Shannon (Giraffe Days)
If it weren't for Chris of Book-a-Rama, I might not have known about this book - for a while, anyway! So thanks again, Chris, because I think I just found my new favourite book.

It is 1930s England and the Carne sisters - Deirdre, a journalist and hopeful author; Katrine, a drama student; and Sheil, their much younger sister - are deep in a make-believe world of their own creation. There is Ironface, a doll with tin arms and head who

developed an intolerably overbearing manner, married a French C
Did I mention in previous reviews that I like the covers of the Bloomsbury Group novels (of which this is one?) Well, I do. They have lovely soft pastel colors with stylized silhouetted figures on them. Covers matter, y'all.

I'm finding it somewhat difficult to summarize this one, I confess. The Carne sisters, Deirdre (the narrator), Katrine, and little Sheil, have a lighthearted habit of pretending to close friendships with people they have met only briefly or perhaps not at all; they tell each
I picked this up in the library because I vaguely remembered seeing people talking about it somewhere, possibly on Girlsown. It turned out to be...odd. The main character and her family have what I believe is technically described as "a rich imaginative life", which makes the first portion of the book extremely bewildering as it's impossible to tell which characters are real and which imaginary. That improves a bit after a while, and they all go on holiday to an exceptionally dreary part of York ...more
Apr 04, 2008 Alisa rated it 4 of 5 stars  ·  review of another edition
Recommends it for: Clara, Kira
One of the weirdest books I have ever read. For the first 60 pages or so, I thought I wasn't going to make it. It was so slippery, and so private, that I couldn't follow it. (Starting it last night, D said it was like reading Clockwork Orange.) And then it just locked into place and I got it, and it was wonderful. And tragic. And weird. Weird, weird, weird. It's not really about the Brontes, only metaphorical Brontes, except, of course, when they actually show up. And there's all the other bits, ...more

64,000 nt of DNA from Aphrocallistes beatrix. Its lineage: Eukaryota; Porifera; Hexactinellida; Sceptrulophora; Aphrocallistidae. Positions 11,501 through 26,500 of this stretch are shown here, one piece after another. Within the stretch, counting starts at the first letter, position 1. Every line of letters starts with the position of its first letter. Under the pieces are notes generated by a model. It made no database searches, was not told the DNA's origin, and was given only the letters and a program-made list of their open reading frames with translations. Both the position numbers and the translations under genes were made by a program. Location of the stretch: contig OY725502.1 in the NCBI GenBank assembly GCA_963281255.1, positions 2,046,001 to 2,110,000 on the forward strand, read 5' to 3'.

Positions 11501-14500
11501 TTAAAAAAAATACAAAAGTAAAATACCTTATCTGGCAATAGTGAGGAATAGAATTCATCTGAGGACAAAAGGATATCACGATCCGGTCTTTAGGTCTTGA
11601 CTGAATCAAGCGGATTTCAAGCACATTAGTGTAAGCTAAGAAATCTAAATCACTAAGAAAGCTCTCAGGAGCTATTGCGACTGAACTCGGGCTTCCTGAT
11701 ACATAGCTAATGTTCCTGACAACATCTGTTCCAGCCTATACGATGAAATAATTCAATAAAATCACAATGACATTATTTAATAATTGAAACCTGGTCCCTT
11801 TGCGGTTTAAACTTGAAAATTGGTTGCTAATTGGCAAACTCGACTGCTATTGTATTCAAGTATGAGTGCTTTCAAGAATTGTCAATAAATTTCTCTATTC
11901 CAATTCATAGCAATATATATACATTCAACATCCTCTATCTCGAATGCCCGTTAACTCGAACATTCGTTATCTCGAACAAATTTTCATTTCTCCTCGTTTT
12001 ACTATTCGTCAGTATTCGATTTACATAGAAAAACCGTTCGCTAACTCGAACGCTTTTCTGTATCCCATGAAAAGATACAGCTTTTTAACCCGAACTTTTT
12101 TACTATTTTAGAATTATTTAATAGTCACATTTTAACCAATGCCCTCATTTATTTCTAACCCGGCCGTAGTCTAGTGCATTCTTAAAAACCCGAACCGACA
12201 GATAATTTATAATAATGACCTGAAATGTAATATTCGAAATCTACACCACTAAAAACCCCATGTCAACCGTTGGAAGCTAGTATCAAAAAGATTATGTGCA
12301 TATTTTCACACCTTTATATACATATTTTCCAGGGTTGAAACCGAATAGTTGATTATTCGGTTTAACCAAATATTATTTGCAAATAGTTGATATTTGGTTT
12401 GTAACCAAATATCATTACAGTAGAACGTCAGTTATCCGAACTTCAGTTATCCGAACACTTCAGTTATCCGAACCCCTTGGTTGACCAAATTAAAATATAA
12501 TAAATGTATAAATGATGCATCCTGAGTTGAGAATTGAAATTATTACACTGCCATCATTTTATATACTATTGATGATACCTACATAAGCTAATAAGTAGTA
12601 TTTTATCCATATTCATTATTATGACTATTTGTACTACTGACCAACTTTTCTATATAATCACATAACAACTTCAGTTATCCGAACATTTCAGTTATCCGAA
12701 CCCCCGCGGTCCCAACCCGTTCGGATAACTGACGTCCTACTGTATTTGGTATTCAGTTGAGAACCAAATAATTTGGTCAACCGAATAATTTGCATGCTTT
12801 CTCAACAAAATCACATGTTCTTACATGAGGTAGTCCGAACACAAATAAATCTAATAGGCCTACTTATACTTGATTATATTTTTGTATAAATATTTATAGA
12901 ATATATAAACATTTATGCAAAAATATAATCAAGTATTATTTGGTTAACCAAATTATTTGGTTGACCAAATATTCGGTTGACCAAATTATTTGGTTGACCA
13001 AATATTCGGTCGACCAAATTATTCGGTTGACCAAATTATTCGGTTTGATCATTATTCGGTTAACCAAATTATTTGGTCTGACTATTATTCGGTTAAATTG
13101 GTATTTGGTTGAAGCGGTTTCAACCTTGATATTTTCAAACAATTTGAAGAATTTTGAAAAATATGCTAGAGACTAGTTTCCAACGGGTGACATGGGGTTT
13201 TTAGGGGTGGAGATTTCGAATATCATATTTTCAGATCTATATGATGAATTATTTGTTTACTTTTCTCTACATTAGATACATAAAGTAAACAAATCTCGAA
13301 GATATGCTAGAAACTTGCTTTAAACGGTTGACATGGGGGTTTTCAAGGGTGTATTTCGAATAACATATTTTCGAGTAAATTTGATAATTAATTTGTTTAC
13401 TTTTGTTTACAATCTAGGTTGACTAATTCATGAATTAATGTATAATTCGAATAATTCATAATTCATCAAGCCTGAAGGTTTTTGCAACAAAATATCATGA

I really wanted to like this book, but I just couldn't get past my dislike of the Carne family. The three sisters and their mother are almost incapable of distinguishing fantasy from reality, are terrible snobs, and their treatment of the youngest daughter's governesses borders on the cruel.

On the positive side, the Toddingtons are utterly charming, if slightly eccentric, characters and the book has more than a few wonderful lines. My personal favorite: "The Bronte family has been, like Switzerl
What a terrifying little novel, despite the whimsy and banter! Confusing at first, the method to the madness of the Carnes family comes clear eventually. The characters are complex, multi-layered, not necessarily very nice people. Your own loyalty, as a reader, might shift at the end as Ferguson tosses you first one way and then another.Mixed POV, nearly impenetrable British slang, references to popular culture that are obscure to a modern American reader: these things make it tough going. But I ...more
Wow. It seems like a standard cozy English between-the-wars women's novel and it turns out to be so much more intriguing and quirky than that. Initially the quirks annoyed me, and I was afraid I would hate this book. (It's always awkward to hate a book someone gave you for your birthday BECAUSE YOU ASKED FOR IT.) And I have to admit I'm glad I read reader reviews and spoilers, or I would have had no idea what was going on for most of the first half. By the end, though, I was enjoying it very muc ...more